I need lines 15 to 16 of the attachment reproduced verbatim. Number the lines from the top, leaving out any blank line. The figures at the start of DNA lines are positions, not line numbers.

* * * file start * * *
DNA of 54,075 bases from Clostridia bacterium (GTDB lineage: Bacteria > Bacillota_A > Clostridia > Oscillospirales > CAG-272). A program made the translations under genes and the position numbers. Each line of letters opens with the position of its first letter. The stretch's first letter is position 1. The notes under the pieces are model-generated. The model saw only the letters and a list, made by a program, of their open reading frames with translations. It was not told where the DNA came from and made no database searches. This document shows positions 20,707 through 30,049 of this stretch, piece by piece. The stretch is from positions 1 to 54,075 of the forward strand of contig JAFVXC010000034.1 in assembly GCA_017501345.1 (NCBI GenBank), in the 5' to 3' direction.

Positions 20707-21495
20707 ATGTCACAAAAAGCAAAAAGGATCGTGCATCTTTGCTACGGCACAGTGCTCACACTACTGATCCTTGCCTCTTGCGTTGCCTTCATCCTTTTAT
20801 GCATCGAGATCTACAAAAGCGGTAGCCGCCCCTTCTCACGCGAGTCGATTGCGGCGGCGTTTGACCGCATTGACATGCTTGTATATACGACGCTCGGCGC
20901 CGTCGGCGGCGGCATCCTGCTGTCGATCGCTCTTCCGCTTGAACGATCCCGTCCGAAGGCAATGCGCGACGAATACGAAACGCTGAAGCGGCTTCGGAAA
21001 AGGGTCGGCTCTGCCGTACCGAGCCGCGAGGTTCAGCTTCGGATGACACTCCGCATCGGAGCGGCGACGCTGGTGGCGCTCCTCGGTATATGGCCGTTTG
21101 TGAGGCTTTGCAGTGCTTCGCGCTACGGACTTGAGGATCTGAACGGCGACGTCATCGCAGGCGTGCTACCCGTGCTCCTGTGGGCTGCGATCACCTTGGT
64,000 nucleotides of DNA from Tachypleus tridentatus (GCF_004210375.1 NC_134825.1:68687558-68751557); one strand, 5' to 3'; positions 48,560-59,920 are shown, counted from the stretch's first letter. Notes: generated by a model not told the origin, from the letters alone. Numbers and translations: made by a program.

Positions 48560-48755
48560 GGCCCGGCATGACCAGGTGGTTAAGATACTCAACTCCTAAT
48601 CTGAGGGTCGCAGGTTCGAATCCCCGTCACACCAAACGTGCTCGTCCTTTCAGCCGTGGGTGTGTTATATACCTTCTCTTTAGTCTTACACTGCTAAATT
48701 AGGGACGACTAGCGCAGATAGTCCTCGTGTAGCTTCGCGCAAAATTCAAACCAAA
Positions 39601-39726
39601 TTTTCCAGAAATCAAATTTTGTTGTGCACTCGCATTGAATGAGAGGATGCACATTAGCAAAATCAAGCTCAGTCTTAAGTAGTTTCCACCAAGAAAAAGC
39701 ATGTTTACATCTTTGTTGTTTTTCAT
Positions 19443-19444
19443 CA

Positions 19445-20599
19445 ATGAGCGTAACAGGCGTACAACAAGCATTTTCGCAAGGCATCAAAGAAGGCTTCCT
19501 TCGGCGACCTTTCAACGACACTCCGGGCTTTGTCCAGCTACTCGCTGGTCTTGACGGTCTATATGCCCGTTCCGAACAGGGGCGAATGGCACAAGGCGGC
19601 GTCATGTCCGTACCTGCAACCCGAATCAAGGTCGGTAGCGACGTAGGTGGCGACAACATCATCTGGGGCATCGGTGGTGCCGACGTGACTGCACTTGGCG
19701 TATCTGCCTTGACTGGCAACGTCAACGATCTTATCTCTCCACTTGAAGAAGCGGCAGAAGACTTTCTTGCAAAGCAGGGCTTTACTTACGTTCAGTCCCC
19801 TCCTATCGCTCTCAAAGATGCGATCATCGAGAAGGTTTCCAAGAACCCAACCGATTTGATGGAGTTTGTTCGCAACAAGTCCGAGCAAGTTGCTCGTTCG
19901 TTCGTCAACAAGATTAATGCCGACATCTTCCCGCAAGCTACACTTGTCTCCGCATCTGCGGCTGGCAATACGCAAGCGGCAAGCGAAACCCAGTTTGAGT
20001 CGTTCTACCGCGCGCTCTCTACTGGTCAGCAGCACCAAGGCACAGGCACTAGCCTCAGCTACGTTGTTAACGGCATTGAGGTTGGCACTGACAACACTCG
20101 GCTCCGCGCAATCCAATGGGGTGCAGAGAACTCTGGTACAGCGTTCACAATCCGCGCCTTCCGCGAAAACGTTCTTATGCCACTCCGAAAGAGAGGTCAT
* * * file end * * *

39701 ATGTTTACATCTTTGTTGTTTTTCAT
Positions 19443-19444